Alternatively, in a jurisdiction that applies the principle of comparative negligence, Mary may be assigned a percentage of culpability, and receive an award based on that amount. For instance, the judge assigns five percent negligence to Mary, and 95 percent to Matthew. When the judge rules in Mary’s favor in the amount of $100,000, should would receive only 95 percent of that amount, or $95,000.
Contributory Negligence and the Law
Contributory negligence is available as a defense to a civil lawsuit for negligence. This defense does not apply to any situation in which the defendant’s conduct amounts to malicious or intentional wrongdoing. In U.S. law, the burden of proof for contributory negligence sits squarely on the shoulders of the defendant to prove to the court that the plaintiff was also negligent, contributing to his own injury or damages.
In determining whether or not there is contributory negligence on the part of a plaintiff, the court uses the same standard of care as other types of negligence: did the plaintiff do everything that any other reasonable person would have done under the same or similar circumstances. Any act or failure to act on the part of the plaintiff that can be seen as a proximate cause of the plaintiff’s damages, amounts to contributory negligence. Any act which, while increasing or adding to the damages, did not cause the incident, is not usually considered contributory negligence for the purpose of precluding an award for damages.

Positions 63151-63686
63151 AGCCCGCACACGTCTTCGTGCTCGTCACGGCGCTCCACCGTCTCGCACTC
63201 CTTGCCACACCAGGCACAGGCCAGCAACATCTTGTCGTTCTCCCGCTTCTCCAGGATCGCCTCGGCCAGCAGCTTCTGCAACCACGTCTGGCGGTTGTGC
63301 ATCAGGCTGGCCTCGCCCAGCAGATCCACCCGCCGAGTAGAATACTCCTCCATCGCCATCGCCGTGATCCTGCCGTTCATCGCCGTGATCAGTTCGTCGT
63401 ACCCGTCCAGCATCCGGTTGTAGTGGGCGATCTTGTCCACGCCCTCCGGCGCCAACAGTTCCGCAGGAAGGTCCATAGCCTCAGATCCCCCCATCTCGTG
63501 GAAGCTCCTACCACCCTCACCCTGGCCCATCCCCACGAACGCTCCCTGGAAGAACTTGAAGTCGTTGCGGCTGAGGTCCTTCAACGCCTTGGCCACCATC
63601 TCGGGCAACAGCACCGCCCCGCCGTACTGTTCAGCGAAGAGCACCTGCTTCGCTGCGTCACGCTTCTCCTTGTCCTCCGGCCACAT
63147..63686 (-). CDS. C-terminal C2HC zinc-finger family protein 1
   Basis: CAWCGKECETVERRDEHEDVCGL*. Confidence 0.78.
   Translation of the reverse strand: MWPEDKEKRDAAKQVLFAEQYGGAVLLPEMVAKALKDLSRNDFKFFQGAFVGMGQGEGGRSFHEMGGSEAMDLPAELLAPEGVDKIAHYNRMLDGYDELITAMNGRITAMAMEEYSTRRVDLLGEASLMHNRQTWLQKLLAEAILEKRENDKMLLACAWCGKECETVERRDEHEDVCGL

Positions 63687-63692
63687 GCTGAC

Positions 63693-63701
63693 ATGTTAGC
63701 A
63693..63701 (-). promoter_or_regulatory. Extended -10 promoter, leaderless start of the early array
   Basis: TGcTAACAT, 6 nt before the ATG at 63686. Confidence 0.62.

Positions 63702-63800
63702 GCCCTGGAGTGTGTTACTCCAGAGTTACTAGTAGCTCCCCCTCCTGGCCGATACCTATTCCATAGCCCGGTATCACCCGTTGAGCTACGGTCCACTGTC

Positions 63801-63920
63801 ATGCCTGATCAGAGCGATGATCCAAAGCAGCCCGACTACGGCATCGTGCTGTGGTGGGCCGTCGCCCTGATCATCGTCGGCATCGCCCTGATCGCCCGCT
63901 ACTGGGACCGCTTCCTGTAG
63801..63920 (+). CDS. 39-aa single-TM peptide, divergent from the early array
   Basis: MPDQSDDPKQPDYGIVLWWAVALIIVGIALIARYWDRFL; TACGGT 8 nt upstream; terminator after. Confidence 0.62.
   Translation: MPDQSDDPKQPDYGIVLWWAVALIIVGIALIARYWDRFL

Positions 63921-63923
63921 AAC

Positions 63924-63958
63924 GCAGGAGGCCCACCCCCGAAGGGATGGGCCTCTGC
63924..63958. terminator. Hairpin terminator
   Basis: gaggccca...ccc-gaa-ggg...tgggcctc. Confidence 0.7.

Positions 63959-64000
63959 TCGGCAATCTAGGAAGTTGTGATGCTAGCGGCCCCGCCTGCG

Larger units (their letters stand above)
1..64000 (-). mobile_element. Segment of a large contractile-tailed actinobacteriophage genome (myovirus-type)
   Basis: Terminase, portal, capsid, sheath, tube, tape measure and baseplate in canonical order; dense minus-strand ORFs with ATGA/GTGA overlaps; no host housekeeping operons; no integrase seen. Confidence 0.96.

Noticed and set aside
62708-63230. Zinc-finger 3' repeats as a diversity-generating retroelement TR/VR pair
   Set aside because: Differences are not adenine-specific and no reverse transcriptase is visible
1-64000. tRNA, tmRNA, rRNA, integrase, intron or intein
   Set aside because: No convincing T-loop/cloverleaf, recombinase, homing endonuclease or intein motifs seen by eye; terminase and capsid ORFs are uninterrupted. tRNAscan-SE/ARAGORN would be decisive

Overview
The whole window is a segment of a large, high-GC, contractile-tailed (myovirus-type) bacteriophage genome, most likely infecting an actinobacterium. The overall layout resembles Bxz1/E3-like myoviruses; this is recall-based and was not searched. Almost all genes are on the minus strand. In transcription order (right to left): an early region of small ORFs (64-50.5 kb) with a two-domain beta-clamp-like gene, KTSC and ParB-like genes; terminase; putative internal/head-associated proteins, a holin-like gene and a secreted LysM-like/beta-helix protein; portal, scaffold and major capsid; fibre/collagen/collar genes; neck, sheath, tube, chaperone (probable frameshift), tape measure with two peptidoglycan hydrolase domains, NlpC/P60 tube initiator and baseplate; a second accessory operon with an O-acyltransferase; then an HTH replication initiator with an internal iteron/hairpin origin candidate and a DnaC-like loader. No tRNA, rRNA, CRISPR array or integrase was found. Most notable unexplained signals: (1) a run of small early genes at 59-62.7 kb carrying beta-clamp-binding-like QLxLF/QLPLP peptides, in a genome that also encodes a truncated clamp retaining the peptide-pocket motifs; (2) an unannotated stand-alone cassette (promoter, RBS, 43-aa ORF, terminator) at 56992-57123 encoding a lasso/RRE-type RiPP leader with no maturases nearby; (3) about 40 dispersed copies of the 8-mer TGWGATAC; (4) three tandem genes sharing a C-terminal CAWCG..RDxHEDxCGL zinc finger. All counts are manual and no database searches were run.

Ella is on her way home from work when she is hit by a car, which ran a red light. Ella’s laptop and purse were on the passenger seat of her car at the time of the accident, and her laptop slammed into her head, causing a deep laceration and a concussion. Ella’s placement of the laptop on the front seat, without restraint, certainly added to the severity of her injuries, but it had nothing to do with the cause of the accident. In other words, the accident would not have been avoided had Ella placed her laptop in the trunk. Therefore, this situation is not considered contributory negligence.
Contributory Negligence in Lung Cancer Death